New Agreement on Rules for Interrogating Terrorists: Merely Theatrics
by Whymrhymer

The President and those Senators whom many Conservatives call RINOs (Republicans in Name Only) have reached an agreement that leaves the Geneva Convention intact and sets down the rules for U.S. interrogation of terrorists in detainment — once again stressing the RINOs apparent point that appearances are more important than results.

It’s easy to see why there was opposition to the President’s proposal to revise our interpretation of the Geneva Convention. The Geneva Convention certainly needs revision, just to clarify it’s too vague language but the opposition is concerned primarily because unilaterally revising the language of the Geneva Convention, in effect, breaks a treaty that has been agreed to and signed by many (approx. 194) nations. Our tampering with the Geneva Convention may also effect the treatment our soldiers are given if they are captured by a nation that has signed the Geneva Convention.

All that, as interesting and important as it is, is really quite beside the point. If we were to go to war with a nation that has not signed on to the Geneva Convention or against fighters that do not recognize the Geneva Convention, they would not follow it’s rules and, of course, we would not be bound by it’s rules. Such was the case in Viet Nam against the Vietcong, such is the case in the current Middle-East conflicts against terrorists.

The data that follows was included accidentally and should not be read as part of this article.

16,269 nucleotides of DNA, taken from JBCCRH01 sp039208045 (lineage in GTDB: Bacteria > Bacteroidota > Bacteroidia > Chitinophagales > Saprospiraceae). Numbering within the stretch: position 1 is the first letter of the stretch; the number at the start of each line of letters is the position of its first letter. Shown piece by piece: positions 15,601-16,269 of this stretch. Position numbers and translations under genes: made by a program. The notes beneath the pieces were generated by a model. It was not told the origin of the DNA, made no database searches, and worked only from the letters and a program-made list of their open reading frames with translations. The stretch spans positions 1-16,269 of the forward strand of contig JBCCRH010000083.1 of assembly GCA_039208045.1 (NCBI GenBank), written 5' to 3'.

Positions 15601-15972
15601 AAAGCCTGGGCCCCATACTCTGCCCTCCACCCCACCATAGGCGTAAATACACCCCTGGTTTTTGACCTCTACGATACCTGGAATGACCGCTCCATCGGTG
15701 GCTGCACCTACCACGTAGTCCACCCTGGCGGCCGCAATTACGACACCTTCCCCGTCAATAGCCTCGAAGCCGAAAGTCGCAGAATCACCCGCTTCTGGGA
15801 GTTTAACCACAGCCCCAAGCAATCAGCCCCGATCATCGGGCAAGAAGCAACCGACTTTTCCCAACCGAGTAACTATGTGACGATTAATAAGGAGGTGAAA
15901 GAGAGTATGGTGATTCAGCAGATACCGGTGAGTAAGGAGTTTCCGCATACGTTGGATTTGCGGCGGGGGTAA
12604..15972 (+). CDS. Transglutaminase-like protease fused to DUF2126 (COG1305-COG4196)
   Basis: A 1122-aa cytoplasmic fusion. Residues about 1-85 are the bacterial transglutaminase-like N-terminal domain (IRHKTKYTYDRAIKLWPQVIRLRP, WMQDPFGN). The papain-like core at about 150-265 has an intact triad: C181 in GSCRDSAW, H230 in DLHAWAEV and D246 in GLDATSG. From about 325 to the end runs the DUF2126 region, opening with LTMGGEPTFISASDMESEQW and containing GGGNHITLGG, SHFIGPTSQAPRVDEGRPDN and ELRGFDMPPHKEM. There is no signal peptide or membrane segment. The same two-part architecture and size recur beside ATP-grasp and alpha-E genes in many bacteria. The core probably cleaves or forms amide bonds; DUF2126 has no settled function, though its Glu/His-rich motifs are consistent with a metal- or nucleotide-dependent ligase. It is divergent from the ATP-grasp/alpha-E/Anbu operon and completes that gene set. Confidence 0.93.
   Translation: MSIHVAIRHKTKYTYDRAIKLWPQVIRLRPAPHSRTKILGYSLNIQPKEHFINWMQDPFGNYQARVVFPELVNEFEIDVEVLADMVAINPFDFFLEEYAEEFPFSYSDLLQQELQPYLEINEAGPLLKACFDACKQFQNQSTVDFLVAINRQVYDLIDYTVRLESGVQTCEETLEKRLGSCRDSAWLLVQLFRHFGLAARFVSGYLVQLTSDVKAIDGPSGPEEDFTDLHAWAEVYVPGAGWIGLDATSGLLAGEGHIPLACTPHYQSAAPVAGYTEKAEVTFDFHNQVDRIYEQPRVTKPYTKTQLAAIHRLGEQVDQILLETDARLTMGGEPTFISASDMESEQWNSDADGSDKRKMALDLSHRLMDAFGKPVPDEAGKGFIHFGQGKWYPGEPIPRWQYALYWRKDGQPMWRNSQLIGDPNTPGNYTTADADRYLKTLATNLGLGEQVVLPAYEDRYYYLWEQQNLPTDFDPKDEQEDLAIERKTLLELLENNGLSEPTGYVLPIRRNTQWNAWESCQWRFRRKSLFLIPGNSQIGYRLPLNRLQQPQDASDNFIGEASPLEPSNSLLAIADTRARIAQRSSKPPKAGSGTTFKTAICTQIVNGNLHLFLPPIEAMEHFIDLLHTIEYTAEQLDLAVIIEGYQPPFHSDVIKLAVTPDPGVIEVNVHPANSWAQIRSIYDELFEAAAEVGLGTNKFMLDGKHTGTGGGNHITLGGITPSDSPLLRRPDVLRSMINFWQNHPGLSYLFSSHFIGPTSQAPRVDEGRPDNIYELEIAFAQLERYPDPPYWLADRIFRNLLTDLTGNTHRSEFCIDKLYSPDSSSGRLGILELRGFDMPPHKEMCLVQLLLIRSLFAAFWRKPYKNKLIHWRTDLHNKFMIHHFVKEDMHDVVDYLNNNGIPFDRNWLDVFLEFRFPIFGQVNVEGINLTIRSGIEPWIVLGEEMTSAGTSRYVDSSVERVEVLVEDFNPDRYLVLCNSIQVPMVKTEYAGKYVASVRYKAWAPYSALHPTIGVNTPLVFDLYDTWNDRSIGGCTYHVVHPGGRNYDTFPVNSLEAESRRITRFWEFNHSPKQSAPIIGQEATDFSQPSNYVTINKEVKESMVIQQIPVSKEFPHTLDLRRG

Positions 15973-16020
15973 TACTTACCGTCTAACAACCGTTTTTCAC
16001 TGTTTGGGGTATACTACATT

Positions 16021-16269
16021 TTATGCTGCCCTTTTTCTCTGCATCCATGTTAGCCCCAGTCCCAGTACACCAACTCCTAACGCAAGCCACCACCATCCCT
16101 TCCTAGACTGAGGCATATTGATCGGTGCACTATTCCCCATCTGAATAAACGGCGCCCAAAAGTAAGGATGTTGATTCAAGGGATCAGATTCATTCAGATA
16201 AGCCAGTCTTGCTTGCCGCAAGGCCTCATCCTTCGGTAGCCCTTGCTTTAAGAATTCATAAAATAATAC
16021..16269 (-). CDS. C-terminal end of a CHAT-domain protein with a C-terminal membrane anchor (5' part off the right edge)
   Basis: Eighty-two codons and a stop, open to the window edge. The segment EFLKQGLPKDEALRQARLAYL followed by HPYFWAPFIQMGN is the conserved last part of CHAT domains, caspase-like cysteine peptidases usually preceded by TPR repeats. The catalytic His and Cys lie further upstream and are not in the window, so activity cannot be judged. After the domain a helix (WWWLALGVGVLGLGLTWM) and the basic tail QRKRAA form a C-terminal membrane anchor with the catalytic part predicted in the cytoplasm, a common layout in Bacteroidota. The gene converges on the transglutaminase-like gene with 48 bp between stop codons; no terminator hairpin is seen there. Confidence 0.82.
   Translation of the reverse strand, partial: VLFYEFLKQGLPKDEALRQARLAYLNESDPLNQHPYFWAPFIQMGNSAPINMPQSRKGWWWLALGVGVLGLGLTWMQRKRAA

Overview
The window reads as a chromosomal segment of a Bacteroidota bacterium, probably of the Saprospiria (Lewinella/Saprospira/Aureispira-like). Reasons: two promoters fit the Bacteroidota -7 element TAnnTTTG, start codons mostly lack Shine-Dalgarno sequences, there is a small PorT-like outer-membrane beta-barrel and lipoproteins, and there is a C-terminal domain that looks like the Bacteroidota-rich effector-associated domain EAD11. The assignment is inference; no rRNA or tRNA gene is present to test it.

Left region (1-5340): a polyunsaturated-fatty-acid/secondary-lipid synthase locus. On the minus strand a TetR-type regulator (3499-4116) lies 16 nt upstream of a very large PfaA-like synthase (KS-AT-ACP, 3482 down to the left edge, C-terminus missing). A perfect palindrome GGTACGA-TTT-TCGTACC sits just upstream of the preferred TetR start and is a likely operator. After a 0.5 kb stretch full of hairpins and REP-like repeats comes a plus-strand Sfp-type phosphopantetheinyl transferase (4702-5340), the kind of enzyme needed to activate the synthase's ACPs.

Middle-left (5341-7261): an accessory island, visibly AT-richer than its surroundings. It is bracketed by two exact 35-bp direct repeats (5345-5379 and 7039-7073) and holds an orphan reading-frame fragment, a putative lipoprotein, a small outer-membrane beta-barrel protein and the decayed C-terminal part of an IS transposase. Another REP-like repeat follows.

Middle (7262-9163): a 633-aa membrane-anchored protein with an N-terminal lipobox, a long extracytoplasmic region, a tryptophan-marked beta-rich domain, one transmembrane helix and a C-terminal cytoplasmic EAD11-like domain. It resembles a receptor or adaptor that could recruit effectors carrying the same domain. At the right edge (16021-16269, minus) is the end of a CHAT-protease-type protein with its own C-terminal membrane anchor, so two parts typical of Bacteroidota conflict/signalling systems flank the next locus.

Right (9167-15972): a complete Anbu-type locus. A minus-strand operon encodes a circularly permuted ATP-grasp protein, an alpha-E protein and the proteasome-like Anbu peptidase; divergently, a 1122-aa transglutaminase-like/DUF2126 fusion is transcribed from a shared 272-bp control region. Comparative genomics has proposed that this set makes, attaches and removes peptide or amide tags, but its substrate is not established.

The Geneva Convention is actually a set of four separate Geneva Conventions, the Third Geneva Convention is the one that governs the treatment of Prisoners of War. Article 4 of the Third Geneva Convention defines Prisoners of War as:

1) Members of the armed forces of a Party to the conflict and members of militias of such armed forces.
2) Members of other militias and members of other volunteer corps, including those of organized resistance movements, “provided that they fulfill all of the following conditions” (emphasis mine):
a) They must be commanded by a person responsible for his subordinates.
b) They must have a “fixed distinctive sign recognizable at a distance”
c) They must carry their weapons openly.
d) They must conduct their operations “in accordance with the laws and customs of war.”

As anyone can see, terrorists wearing the clothes of the common man of the region, using car bombs and roadside bombs as their weapons of choice, who target non-military (civilian) buildings and situations and who are well known to brutally behead their detainees with dull knives (and video tape it for release to the media), can hardly be considered prisoners of war under the Geneva Convention. These people can, IMO, hardly be considered worth of the title: human beings.

Very clearly, you can ignore all references to the Geneva Convention in the press accounts and the Congressional banter — the Geneva Convention does not apply to detained terrorists. The machinations that the President and Congress are going through have, in fact, nothing to do with the Geneva Convention.

What is going on in Washington is partly the continuation of a 5-1/2-year power struggle between Conservatives and Liberals and partly a show put on for the world to see how much we “care” about our imprisoned terrorists. The net result of the show is, at least on the surface, the weakening of our ability to effectively interrogate captured terrorists.